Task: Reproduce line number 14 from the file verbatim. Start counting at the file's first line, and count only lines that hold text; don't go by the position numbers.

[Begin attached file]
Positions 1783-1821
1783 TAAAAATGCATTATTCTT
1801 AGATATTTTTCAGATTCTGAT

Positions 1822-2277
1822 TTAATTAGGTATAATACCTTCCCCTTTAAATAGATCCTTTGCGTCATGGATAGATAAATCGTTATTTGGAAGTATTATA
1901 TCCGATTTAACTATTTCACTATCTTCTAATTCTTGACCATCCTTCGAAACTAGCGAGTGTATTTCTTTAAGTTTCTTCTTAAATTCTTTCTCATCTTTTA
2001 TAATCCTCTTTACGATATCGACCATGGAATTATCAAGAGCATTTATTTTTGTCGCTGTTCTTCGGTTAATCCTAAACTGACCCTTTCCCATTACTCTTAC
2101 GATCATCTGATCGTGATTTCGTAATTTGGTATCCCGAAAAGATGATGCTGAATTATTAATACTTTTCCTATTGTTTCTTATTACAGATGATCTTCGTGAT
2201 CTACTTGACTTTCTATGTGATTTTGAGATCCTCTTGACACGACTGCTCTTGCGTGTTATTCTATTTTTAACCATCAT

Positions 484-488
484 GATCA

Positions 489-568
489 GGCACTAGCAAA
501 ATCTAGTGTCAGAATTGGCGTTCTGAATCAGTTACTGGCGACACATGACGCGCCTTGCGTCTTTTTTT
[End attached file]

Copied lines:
501 ATCTAGTGTCAGAATTGGCGTTCTGAATCAGTTACTGGCGACACATGACGCGCCTTGCGTCTTTTTTT